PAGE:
I include this Davidow set to reference earlier designs from this label (see previous Davidow post HERE). I also have an earlier post on RBW, the sign-off for Count Rene Bouet-Wilaumez, whose illustrations during the 1930's through 1950's were a signature look for "Vogue" magazine, HERE. On Pinterest I am building a Davidow board with both advertisements and garment photos.
Elsewhere online you can find Davidow posts at "The Vintage Traveler" HERE and at "Past Perfect Vintage" HERE.
Monday, December 2, 2013
The Huntington Library in San Marino, CA, has a wealth of artwork dating from the 1700's. From this collection, a recent article discussed how these paintings depict women's hairstyles from the 1700's, and that these silhouettes are known for becoming more fanciful and extreme as the years progressed. Starting with a close fitting hair silhouette at mid-century, hairstyles gained height over the years, becoming the topic of conversation, jokes and public outrage. Feathers, ornaments and hats topped these towering structures.
A unique viewpoint on this topic is brought up in the recent article "Hair Today, Gone Tomorrow" by Kimberly Chrisman-Campbell, "Huntington Frontiers", Fall/Winter 2013. In this study, the author shows how hairstyles changed during this time, mentioning the influences of both British and French trendsetters of that era. She notes how hair fashion was transforming more quickly than apparel fashion. Of most importance was that the trending hair silhouettes became a problem when it came to portraits. While the artist may have painted the subject in the height of fashion, these portraits were usually out-dated only a few years later by the inclusion of an extreme hair style.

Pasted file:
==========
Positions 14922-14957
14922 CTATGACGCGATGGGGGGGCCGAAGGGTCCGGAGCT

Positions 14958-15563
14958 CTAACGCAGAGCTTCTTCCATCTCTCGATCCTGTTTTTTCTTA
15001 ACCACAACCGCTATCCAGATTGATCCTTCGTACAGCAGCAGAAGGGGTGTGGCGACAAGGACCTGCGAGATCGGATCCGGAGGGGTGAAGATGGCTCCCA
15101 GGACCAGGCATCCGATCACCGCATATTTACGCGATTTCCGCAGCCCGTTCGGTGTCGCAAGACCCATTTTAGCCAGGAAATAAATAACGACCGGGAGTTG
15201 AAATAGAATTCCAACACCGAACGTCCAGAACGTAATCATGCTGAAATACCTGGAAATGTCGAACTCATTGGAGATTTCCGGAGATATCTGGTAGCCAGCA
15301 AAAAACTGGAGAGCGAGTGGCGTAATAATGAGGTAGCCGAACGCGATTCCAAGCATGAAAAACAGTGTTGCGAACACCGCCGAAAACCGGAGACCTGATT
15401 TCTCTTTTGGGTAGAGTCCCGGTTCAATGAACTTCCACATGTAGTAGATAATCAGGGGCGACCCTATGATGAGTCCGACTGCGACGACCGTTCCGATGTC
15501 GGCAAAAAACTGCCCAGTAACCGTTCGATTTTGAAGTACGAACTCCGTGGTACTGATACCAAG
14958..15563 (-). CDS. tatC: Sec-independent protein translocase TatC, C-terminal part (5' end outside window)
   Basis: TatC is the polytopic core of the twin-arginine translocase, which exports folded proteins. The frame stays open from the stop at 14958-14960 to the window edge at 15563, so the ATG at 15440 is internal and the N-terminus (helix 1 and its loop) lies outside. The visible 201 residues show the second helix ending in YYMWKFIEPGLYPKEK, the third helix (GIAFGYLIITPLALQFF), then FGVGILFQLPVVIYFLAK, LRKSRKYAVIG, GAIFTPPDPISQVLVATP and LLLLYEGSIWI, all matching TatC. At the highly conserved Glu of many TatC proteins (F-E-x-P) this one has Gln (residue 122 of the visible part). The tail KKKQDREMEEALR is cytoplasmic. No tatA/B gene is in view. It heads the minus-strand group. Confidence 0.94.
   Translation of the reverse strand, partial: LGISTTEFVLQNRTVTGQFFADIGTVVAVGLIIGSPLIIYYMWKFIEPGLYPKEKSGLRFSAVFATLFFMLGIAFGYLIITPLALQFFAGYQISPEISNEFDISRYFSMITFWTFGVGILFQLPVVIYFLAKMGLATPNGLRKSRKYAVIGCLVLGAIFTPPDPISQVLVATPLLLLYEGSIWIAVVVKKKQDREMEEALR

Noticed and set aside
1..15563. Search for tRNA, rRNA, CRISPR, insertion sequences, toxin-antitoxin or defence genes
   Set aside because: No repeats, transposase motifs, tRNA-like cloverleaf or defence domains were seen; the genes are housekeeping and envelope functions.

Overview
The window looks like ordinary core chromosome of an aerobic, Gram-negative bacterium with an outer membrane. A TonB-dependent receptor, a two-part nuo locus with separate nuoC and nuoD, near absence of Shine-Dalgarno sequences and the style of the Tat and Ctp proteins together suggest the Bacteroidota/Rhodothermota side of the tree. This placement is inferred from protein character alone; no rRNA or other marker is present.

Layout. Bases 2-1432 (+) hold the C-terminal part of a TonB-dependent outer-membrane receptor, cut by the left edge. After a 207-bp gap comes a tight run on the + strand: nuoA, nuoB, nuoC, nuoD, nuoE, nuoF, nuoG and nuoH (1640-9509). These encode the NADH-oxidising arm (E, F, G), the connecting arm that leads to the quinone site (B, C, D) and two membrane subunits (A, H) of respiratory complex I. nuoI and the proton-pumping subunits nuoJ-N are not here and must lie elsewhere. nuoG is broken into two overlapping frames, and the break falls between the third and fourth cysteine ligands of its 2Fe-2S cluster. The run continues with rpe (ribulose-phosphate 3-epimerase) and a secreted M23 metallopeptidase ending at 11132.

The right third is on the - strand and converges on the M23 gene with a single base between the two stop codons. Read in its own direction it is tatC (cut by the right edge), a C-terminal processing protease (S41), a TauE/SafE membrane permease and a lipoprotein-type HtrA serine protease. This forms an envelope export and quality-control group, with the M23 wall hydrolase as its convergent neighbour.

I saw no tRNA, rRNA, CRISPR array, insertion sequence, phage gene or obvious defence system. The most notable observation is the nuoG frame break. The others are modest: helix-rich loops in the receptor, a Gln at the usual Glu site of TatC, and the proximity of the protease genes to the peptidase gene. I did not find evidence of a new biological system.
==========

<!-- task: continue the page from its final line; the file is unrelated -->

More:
The out-dated paintings were brought up to date with more current hairstyles when possible. Ideally, the original artist painted over the earlier hairstyle, transforming it into a more acceptable silhouette. The range of success in this technique varied. Today these alterations can be seen using modern technology that allows us to rediscover the original layers.
"Hair Today, Gone Tomorrow" is fascinating reading for both the costumer as well as the general fashion buff. It sheds light on past styles and how fashion trends moved quickly, even in the late 1700's.
Thursday, November 28, 2013
Tuesday, November 26, 2013